As I begin to type this post the Angels/Red Sox game is about to get underway. This is the first game after the tragic loss of the Angels’ rookie pitcher Nick Adenhart.
I was at the Angels/As game on Tuesday night, the second in the four game home opener series. On Wednesday night I watched the third game of the series against Oakland with 22-year old Adenhart pitching. He pitched a helluva six innings. Sure, he got himself into a couple of tight positions with loaded bases, but when he was done for the night he had pitched six shutout innings. The Angels lost that night, but I was already looking forward to the next night’s game — I had tickets for Thursday night.
Then I heard Thursday morning that the young rookie pitcher who had just pitched six shutout innings the night before was gone — a victim of car accident claiming not only his life, but those of two others and leaving a third in critical condition. Thursday’s night game was understandably postponed.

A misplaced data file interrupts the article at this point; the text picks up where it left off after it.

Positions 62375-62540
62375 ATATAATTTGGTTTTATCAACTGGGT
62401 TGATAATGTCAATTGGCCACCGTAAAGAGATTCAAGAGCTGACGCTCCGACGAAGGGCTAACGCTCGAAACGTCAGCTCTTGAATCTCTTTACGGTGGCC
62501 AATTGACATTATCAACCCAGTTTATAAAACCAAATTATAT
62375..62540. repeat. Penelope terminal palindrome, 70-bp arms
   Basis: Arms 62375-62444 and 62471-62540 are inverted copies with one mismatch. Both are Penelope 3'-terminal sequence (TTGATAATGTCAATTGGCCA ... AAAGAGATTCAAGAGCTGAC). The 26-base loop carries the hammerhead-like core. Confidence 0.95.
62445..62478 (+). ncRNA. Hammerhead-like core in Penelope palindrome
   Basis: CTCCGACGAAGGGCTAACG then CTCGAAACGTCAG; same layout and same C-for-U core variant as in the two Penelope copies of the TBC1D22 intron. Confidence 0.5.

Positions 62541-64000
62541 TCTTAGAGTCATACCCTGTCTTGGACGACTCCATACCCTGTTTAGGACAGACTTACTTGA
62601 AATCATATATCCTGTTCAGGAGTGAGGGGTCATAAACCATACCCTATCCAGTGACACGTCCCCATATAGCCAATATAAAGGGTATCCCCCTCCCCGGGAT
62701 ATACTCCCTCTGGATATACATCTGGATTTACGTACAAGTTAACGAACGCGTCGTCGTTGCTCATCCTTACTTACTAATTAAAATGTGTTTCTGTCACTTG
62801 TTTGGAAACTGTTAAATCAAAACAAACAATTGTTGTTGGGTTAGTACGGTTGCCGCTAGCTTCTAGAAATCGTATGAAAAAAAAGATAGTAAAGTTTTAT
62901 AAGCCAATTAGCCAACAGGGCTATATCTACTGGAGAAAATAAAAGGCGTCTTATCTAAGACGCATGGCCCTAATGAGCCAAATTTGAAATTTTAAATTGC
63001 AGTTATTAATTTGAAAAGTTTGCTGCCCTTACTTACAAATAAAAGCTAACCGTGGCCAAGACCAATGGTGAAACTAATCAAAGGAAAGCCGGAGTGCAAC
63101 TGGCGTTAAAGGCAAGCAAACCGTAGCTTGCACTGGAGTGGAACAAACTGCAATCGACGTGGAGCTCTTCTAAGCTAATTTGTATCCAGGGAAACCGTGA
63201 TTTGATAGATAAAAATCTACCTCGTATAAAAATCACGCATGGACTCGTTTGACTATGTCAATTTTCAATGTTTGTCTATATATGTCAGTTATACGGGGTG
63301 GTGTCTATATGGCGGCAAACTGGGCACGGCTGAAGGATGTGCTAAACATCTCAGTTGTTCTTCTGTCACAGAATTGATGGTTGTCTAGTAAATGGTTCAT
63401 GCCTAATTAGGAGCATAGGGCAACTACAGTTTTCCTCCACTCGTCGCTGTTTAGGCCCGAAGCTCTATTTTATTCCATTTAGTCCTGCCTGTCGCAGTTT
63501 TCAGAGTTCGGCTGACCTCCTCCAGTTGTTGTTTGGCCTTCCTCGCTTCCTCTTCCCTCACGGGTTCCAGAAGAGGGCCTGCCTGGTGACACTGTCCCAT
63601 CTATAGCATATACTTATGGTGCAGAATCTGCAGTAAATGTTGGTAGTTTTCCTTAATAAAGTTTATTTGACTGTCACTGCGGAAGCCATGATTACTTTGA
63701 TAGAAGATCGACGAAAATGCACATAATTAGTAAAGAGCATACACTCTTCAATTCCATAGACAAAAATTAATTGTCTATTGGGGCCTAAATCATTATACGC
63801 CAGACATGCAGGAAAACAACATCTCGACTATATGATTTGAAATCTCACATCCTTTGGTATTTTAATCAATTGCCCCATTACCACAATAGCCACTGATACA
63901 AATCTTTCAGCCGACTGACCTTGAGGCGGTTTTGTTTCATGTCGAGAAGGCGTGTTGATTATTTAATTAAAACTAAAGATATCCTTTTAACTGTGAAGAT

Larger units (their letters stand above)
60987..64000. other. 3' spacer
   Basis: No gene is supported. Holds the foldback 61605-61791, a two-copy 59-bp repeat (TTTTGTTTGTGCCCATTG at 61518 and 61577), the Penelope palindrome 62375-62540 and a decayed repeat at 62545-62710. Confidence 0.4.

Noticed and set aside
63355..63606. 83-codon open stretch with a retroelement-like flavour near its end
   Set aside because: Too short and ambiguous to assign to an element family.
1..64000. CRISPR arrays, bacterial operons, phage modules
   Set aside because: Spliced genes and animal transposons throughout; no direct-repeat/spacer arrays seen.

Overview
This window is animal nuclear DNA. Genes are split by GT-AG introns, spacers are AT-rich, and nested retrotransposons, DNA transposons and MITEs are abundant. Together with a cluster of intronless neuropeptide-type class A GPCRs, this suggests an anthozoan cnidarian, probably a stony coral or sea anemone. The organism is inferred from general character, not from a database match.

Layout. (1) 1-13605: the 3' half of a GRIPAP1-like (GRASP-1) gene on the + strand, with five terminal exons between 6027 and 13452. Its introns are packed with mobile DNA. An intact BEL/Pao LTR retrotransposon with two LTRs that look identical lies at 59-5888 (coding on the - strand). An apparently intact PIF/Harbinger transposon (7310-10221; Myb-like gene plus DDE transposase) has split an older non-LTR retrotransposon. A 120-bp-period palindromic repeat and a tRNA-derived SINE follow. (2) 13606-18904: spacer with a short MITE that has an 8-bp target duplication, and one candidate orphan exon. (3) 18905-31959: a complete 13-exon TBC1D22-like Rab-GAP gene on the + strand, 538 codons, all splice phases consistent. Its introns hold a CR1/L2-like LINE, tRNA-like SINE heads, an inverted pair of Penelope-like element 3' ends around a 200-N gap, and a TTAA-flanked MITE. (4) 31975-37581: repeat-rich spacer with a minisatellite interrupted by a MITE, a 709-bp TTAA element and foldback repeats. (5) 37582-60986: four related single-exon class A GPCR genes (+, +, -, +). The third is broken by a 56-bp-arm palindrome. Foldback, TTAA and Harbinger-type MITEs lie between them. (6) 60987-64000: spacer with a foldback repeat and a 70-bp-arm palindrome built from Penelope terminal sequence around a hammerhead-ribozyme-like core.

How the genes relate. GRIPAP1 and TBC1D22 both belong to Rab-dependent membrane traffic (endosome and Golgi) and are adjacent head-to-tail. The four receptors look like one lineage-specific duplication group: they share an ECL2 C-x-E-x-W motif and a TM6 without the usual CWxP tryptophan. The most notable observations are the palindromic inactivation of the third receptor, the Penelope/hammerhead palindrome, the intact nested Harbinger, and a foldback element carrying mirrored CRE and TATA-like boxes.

Anyone who knows me knows that I am an Angels fan. There’s an official MLB home plate at my bedroom door with the Angels logo on it. I have a number of baseballs signed by various Angels players over the last number of years. An official Angels batting helmet rests on a high shelf. I’m the kind of fan that wears the jersey of the team’s manager, Mike Scioscia to the game.
Even though I wasn’t at the game tonight, but watching it on television at home, it was emotional. I’m an emotional fan as it is. I cried when they one the World Series in 2002. When I’m at a game I cry almost every time they show the pre-game video on the diamond-vision showcasing great moments in Angels history. So, it wasn’t surprising when I cried during the tribute and moment of silence for Nick Adenhart tonight.